A witness said a Syrian guard outside the U.S. Embassy also was killed, but the government did not immediately confirm that. As at most American embassies worldwide, a local guard force patrols outside the compound's walls while U.S. Marines are mostly responsible for guarding classified documents and fighting off attackers inside the compound.

Witnesses also said the gunmen tried to throw hand grenades into the embassy compound, shouting "Allahu akbar!" or "God is great!" It was not clear if any of the grenades made it over the walls, which are about 8 feet high.


The attack came at a time of high tension between the United States and Syria over the recent Israeli-Hezbollah war in neighboring Lebanon. In Damascus, the sentiment has become increasingly anti-American.

Syria has seen previous attacks by Islamic militants. In June, Syrian anti-terrorism police fought Islamic militants near the Defense Ministry in a gun battle that killed five people and wounded four. In 2004, four people were killed in a clash between police and a team of suspected bombers targeting the Canadian Embassy.

Pools of blood lay on the sidewalk outside the U.S. Embassy, near a burned car apparently used by the attackers. A sport utility vehicle with U.S. diplomatic tags had a bullet hole in its windshield, and the windows of nearby guard houses also were shattered.

There were conflicting reports of what happened.

Syrian TV said one car was rigged with explosives but never was detonated by the attackers. But one witness said a second car did explode, and TV video showed a burned car.

The Interior Ministry, which is in charge of police, said a fourth attacker now in detention was wounded in what it called a "terrorist attack." The report, carried on state-run television, said anti-terror units brought "the situation under control" and an investigation was under way.

In Washington, a State Department spokesman confirmed the attack by "unknown assailants" but had few details. "Local authorities have responded and are on the scene," said spokesman Kurtis Cooper said.

A U.S. Embassy statement said the embassy came under armed attack at 10:10 a.m. and that all embassy personnel were safe. One Syrian guard was injured by gunfire and was hospitalized in a stable condition, the statement said.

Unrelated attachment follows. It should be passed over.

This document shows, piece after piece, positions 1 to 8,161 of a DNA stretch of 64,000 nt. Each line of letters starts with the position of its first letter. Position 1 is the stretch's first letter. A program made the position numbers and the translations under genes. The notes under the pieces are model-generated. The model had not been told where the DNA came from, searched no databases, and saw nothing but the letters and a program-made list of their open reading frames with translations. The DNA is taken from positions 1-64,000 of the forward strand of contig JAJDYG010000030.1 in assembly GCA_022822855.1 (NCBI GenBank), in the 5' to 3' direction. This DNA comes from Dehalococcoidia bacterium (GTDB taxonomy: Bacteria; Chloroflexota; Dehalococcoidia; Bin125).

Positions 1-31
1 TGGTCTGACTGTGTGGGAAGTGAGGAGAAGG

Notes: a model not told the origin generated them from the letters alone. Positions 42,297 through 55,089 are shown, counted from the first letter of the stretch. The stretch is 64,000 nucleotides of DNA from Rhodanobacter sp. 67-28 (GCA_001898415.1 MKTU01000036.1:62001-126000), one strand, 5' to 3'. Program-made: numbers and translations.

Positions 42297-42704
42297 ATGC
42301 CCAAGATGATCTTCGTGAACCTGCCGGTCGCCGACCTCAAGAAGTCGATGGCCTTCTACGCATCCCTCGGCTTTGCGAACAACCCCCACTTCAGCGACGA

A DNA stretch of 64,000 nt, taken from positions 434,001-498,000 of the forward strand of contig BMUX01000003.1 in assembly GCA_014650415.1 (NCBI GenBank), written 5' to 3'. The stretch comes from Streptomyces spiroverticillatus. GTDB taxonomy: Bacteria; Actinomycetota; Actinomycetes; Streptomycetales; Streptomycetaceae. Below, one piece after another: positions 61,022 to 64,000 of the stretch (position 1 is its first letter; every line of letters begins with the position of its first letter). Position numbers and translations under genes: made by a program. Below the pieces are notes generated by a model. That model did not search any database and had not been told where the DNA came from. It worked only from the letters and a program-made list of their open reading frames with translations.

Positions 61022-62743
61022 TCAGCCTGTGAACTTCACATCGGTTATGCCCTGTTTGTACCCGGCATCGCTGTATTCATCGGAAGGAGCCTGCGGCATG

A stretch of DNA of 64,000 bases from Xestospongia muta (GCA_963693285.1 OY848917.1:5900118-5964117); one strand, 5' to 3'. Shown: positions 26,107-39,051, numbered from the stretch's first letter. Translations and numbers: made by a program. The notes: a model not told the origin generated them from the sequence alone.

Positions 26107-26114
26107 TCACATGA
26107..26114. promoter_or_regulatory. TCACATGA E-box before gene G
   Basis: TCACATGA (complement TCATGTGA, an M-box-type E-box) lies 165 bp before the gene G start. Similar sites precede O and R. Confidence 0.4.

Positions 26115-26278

The embassy's charge d'affaires, Michael Corbin, met with Interior Minister Bassam Abdel Maguid at the scene, and spoke by phone with assistant minister of foreign affairs, Ahmed Arnous, according to the statement.

It said the Syrian government has pledged full security cooperation.

About 30 Syrian guards usually are posted around the embassy 24 hours a day, Moustapha said.

State television said four armed attackers "attempted to storm" the embassy, using automatic rifles and hand grenades. Syrian security guards attacked the gunmen, killing three and wounding a fourth, TV said.

The attackers came in two cars and parked one that was rigged with explosives in front of the embassy but did not blow it up, state-run TV reported. Explosives experts dismantled the bomb, it said.

But a witness told The Associated Press that two gunmen drove up in front of the embassy, got out of their car, shot at the Syrian sentries at the building's entrance, and then detonated explosives in the car.

The witness, who spoke on condition of anonymity because of the sensitivity of the matter, said the security personnel fired back, and security forces rushed to the scene.

Television showed a delivery van loaded with pipe bombs strapped to large propane gas canisters outside the embassy. Had the bombs detonated, the explosions could have caused massive damage.

The video also showed the charred remains of a smaller car parked several feet behind the van.

Up to 40 U.S. diplomats are posted at the embassy, which is "average" in size, according to Tom Case, a deputy spokesman at the State Department.

But Washington recalled Ambassador Margaret Scobey after the assassination of former Lebanese Prime Minister Rafik Hariri in 2005, amid suspicions that Damascus had a role in it. She has not returned since, effectively downgrading U.S. diplomatic representation to the level of charge d'affaires.